It's a well-known fact that Eurovision betting in the UK is influenced by who we count as our neighbouring countries and who’s in our good and bad books. For example, after the Iraq war back in the mid-’00s, the UK struggled to receive points from a pretty angry (and blaming) Europe. This lasted quite a few years - and even late host Terry Wogan, and later Graham Norton, commented that the UK was being unfairly treated.

Otherwise, just having a look at the betting odds for Eurovision 2018 should be enough to convince you to take a punt or two. Unlike sports betting or even political betting, there’s only so much you can prepare beforehand with the Eurovision, so making Eurovision bets is mainly based on guesswork. As votes are taken from each country’s population, it truly is Eurovision ‘you decide’ betting.

As for our SuRie, representing the UK this year, well, we sure hope she makes it somewhere near the top. The Uk has suffered in the past few years (see above) for a variety of reasons - and not just for having bad songs. In the past, we’ve even rolled out legends like Bonnie Tyler to sing on our behalf, but all to no avail - Europe, it seems, just doesn't like us anymore. So SuRie - real name Susanna Marie - will be singing ‘Stork’. She’s a Royal Academy of Music graduate, and therefore a classically trained musician. She certainly knows her musical stuff and even appeared in the Eurovision beforehand in 2015, backing Belgian singer Loic Nottet, who went on to win 4th place.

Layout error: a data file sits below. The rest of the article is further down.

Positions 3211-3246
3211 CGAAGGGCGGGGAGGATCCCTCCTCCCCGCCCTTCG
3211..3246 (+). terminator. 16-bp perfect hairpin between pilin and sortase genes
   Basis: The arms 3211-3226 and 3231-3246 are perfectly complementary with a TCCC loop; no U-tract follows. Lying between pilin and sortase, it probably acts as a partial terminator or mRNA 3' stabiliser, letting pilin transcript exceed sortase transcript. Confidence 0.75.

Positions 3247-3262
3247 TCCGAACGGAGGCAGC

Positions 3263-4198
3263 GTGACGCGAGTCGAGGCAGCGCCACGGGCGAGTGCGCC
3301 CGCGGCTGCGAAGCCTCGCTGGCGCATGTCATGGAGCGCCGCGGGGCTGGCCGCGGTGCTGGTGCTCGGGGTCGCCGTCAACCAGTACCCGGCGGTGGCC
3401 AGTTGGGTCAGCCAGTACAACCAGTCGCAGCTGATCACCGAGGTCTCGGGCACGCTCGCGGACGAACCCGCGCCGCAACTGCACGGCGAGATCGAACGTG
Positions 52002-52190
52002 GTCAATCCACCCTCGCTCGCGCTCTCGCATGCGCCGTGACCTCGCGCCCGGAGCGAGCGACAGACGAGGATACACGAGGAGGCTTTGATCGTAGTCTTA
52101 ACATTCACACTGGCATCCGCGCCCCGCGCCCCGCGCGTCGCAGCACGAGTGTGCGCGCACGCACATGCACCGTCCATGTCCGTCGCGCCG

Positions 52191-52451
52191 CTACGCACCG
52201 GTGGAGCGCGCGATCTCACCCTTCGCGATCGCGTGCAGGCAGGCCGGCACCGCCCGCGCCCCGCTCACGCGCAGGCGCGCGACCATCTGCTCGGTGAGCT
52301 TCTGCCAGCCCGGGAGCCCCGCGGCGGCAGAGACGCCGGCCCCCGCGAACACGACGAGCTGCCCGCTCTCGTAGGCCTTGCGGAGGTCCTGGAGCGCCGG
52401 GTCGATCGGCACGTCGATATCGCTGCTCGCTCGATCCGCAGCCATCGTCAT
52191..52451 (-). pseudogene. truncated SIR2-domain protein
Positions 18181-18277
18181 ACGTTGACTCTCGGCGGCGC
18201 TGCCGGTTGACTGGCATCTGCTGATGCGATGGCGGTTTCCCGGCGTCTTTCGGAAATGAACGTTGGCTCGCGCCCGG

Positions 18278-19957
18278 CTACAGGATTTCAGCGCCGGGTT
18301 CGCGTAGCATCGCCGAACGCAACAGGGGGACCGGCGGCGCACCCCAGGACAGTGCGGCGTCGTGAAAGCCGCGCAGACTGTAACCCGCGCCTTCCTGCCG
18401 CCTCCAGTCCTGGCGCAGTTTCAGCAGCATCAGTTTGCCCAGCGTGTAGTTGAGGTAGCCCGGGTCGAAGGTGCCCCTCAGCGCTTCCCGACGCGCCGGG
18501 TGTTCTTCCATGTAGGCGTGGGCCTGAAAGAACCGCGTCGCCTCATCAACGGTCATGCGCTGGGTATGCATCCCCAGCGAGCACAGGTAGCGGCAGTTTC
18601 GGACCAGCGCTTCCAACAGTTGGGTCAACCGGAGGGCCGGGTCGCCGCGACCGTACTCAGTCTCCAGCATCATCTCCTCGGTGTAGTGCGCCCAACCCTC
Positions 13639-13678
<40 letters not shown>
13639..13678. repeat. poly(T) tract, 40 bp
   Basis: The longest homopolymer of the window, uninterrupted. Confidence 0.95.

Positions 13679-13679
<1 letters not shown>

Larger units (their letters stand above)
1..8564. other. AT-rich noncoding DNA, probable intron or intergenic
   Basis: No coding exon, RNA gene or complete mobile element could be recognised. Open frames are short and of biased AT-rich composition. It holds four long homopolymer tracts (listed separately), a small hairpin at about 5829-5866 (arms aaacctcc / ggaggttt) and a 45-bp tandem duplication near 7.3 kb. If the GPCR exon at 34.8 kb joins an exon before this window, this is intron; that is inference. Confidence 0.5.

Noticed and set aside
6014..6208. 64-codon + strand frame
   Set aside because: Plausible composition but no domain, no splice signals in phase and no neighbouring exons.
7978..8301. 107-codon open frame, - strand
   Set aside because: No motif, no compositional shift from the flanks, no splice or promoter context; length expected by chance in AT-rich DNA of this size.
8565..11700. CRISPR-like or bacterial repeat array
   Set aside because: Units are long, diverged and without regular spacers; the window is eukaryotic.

Hot Picks for Eurovision 2018 Betting

As far as the Eurovision 2018 winner goes, it's impossible to say. Will it be our very own SuRie? What are the Australia Eurovision odds? What are the best Eurovision odds? That’s up to each and every online casino and bookie to decide!

We’ve already passed the (pretty significant) milestone of being allowed to perform in the contest itself - but who are the Eurovision Bookies favourites for 2018?

As always, speculation is rife - however, having had a quick look at the (ever-changing) bookies Eurovision 2018 odds, it seems that Israel might just come out on top. After all, who doesn't remember Israel’s Eurovision 1998 victory with the (still pretty popular) anthem to female power, ‘Viva’? This year’s Israel Eurovision competitor, Netta Barzilay, is 25 years old and will be singing ‘Toy’. She's been given pretty great odds by quite a few bookies, so it's a good idea to keep an eye out for her!